My dearest Nora, wherever thou mayst roam,
Another day as a volunteer at Big City Hospital has come to a close, and I cannot honestly tell you that I miss being an employee. The patients and nurses, for whatever reason, seem to appreciate my assistance more now that I'm doing just about the same thing but without pay...well, at least not in terms of cold, hard currency.
It was a great day....a busy day. I really enjoyed visiting with all of the patients and their families, and it felt especially wonderful to try and go above and beyond their requests to really make them comfortable. They all seemed so incredibly appreciative, and there just isn't any beating that!
There were, however, a couple of "moments" that made me squirm in one way or another. I shall detail them below:
1) While making my way around the ward visiting patients, I entered a room on the "quiet" side, where the patients who don't require as much aid are stashed. Before me, halfway between the bed and the closet was a patient...sprawled out face-first on the floor...
Oh, no. Oh, no. OH, NO!
I instantly saw the rise and fall of his back as his lungs filled and expressed air and felt a bit of relief. At least he's not dead!
Also instantaneously, I checked for consciousness..."Are you okay!?"
"...um, NO," came the response. I felt a bit silly having asked, but hey, at least I know that he's alive and alert.
I pressed the emergency button on the bedside and let the patient know help was on its way. Within 30 seconds, his nurse arrived and I practically yelled at her to get others. A few techs and nurses came running and helped him back into the bed...he seemed to be okay!
The story of precisely what happened was never relayed to me. I (unnecessarily) apologised to the nurse I'd yelled at to get help. She laughed and wondered aloud when the world of medicine was going to knock loose some of my manners.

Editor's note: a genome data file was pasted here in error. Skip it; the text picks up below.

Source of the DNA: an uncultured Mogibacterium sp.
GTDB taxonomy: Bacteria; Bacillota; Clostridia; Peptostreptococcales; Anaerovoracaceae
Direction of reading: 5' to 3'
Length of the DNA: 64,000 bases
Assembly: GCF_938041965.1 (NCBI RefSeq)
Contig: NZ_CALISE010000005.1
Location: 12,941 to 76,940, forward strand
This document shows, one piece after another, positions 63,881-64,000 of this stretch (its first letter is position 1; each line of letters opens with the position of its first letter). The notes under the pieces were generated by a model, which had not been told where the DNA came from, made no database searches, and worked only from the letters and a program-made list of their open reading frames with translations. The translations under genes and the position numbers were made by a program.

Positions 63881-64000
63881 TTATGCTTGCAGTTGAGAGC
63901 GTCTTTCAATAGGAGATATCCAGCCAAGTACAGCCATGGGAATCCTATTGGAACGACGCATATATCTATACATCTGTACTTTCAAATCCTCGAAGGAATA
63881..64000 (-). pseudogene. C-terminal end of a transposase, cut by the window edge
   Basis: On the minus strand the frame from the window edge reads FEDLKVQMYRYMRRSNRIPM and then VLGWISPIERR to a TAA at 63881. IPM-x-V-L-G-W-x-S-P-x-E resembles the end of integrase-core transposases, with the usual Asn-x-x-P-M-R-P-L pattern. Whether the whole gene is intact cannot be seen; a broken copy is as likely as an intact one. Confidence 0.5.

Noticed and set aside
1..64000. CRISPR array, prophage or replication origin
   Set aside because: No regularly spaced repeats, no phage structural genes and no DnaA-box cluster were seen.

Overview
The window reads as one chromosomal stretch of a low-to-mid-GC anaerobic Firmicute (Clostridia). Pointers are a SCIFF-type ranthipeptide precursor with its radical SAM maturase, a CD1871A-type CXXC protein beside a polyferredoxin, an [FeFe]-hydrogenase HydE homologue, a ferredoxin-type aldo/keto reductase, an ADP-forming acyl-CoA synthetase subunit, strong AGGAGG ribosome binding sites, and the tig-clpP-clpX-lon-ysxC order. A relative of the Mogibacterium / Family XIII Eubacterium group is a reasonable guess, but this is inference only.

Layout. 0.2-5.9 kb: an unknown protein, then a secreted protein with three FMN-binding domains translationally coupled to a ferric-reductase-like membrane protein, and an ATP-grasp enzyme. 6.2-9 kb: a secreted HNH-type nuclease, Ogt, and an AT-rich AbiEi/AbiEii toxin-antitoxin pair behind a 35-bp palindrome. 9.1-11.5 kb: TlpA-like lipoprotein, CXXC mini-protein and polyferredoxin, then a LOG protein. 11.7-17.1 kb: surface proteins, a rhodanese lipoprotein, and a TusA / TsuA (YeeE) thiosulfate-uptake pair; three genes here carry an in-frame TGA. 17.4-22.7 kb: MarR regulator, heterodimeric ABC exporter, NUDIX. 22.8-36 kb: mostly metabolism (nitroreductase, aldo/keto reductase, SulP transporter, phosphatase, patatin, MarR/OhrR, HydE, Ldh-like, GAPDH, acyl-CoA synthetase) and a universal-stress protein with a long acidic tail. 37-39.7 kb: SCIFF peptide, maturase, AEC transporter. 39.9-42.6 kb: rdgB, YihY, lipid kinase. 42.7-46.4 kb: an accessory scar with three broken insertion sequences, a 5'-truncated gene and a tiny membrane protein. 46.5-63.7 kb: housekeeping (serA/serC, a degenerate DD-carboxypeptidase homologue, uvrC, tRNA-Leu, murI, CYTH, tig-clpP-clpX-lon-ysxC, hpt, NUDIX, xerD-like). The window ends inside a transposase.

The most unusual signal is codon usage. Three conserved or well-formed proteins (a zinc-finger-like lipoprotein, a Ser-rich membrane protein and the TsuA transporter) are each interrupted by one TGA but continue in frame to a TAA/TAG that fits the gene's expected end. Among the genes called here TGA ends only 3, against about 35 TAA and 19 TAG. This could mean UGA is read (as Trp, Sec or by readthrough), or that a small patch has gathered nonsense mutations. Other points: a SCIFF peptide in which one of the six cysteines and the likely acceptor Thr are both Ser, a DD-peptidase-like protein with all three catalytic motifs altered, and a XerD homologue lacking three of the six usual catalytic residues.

Ever since discovering him lying helpless on the floor, I couldn't help but be gutted at the thought over how long he may have been there. The fact that he'd fallen is enough to tug at my heartstrings, but the possibility of him having been down there for 20-30 minutes is very real and very upsetting. Wow.
2) I was given an item to return to the nurse's station on another floor, a task I've successfully carried out many a time in the past. When I got off of the elevator, I thought the scenery seemed a bit different... I hadn't been on that floor in a while and I knew that there'd been some remodeling going on throughout the hospital, so I chalked it up to that.
Yeah, as I approached the nurse's station, I had a greater fear that I'd come to the wrong place... but I was stuck. No possible way to get out of this without any embarrassment. I told the nurse that asked what she could do for me that I must've gotten off on the wrong floor...another nurse called my ward and asked where I was supposed to go before I even knew what she was doing.
Oh, God, NO!
The ward clerk that was working is one of the ones who doesn't seem to have too high an opinion of me. Fantastic. It seems like anytime she's around, I just can't make an impression of any sort of intellectual ability. UGH.
When I got back, I just didn't say anything...and went and hung out one of the friendlier patients and their family for a bit. heh. I needed something uplifting.
3) On one of my many elevator trips, the doors flung open to reveal a man and his son inside. I told him to which floor I was headed, and he remarked, "Ah, the top of the line, huh?" as it is the highest floor in the joint. "Yessir," I said with a comical tone, "if you're going to jump, that's the floor to do it from!"
He did not see the humour in it.
Shock, horror, embarrassement. I felt my face turn bright, bright red.
The man said, "Oh, no. I'm not jumping!"
I didn't say anything for a second, kind of marveling at the stupidity of what had just come from my mouth..."Oh, no, sir...I didn't mean..."
He kind of laughed a little, but it was a polite laugh, and stepped off of the elevator.
I am the king of creating awkward situations. I immediately cracked up laughing when the doors closed. Only me. This could only happen to me.
It's fine to joke with the patients and visitors, but steer clear of the morbid kind of humour! I really shouldn't have needed reminding.
Can't wait to see what foolish things I wind up doing next week!
May the grace of He keep you always,